FEDOR, which stands for Final Experimental Demonstration Object Research, will be tested to see how well it can perform operating in microgravity conditions.
It will be working alongside a human crew for two weeks.
Sitting in the commander’s seat, holding a small Russian flag in its right hand, Fedor sent out a tweet shortly after the orbiting saying that the first part of on board tests went as planned.
"The first part of the flight tests was carried out in accordance with the flight mission," the tweet said.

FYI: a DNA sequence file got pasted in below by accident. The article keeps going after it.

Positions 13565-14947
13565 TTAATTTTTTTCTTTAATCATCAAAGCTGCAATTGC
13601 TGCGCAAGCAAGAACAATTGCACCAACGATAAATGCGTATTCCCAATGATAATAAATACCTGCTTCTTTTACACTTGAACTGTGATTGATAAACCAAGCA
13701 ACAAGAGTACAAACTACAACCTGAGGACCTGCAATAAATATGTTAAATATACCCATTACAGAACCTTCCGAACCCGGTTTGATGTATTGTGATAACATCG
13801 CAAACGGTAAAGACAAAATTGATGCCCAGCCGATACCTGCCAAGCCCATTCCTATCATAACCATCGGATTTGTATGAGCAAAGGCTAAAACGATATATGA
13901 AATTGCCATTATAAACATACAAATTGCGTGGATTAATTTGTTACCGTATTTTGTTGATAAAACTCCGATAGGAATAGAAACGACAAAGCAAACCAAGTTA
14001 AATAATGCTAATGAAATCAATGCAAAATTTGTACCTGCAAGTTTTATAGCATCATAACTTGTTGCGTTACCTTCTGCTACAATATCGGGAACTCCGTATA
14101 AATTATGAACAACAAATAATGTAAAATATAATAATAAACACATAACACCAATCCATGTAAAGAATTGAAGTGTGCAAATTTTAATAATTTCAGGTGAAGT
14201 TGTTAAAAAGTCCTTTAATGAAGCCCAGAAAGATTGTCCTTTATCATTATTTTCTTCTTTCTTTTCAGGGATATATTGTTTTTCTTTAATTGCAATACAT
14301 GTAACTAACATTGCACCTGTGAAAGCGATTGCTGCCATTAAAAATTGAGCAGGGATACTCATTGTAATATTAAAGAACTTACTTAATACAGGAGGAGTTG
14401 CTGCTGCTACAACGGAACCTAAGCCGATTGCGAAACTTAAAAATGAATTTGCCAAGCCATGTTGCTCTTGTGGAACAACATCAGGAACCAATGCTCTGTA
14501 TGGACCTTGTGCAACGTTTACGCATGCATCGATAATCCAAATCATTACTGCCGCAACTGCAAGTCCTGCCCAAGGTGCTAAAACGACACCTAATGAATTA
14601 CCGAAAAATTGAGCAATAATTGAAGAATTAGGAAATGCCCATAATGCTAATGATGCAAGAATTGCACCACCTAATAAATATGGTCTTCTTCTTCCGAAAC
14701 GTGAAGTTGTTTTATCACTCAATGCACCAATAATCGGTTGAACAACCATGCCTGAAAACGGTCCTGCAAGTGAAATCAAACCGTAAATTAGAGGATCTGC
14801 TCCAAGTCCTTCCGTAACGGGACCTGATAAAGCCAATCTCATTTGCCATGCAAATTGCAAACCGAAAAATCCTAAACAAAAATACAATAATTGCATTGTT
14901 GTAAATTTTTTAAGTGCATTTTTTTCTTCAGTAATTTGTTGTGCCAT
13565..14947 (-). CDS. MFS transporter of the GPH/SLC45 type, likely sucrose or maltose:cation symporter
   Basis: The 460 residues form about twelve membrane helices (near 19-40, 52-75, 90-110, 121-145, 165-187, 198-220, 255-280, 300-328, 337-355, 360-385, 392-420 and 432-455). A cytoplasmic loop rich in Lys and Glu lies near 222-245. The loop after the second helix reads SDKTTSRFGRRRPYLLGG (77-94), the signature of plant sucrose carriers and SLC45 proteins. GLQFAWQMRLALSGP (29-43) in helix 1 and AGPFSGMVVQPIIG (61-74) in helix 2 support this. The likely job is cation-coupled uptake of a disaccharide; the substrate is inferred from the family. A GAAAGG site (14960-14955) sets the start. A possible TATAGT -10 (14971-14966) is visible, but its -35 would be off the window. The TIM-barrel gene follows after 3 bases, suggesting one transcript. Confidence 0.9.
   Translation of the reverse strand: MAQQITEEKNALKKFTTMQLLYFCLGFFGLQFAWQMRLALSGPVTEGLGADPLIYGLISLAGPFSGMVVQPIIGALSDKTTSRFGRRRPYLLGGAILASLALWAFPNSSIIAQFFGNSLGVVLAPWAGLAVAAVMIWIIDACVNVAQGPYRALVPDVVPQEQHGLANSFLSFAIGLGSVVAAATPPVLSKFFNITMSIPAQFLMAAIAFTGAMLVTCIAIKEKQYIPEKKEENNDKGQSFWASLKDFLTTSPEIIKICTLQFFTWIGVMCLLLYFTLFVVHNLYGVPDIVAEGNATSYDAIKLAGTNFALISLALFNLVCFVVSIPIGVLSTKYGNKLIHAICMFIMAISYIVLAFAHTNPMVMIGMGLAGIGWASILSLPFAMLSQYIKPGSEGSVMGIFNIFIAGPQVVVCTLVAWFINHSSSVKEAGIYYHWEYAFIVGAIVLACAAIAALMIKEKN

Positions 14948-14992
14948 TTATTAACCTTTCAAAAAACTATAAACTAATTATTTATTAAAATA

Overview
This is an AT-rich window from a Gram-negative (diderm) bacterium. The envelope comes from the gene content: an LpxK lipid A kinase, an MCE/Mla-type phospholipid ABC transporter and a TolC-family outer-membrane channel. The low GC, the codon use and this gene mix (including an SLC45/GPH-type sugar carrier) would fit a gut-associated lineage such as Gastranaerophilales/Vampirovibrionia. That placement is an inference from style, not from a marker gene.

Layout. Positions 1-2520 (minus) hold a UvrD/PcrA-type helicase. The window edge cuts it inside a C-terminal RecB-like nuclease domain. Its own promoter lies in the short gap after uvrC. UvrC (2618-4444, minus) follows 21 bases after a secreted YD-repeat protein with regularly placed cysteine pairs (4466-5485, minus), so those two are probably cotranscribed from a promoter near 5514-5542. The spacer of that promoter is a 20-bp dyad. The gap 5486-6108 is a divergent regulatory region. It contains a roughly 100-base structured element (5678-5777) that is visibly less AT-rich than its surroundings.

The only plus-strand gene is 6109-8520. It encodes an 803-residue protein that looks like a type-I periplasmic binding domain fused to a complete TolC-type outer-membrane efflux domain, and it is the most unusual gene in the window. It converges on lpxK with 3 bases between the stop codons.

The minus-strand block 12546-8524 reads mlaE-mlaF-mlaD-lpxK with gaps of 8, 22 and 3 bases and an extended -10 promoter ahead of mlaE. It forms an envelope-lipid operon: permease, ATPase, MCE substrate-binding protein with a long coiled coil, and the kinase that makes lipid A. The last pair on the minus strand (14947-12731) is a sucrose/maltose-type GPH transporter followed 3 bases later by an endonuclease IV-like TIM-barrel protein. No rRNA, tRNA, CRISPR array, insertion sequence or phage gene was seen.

"He carried out the collection, processing and transmission to the MCC of telemetric data on the operation of the LV, on-board systems of the ship, overloads, temperature and humidity conditions.
"The ship is in the calculated orbit.
"Everything is normal."
Roscosmos also tweeted out a spectacle of the launch.
The Soyuz capsule, which typically carries a space crew, blasted off from the Russia-leased launch pad in Kazakhstan at 8.38am (0338 GMT) on Thursday carrying the robot.
The new booster rocket is expected to replace the Soyuz-FG rocket next year.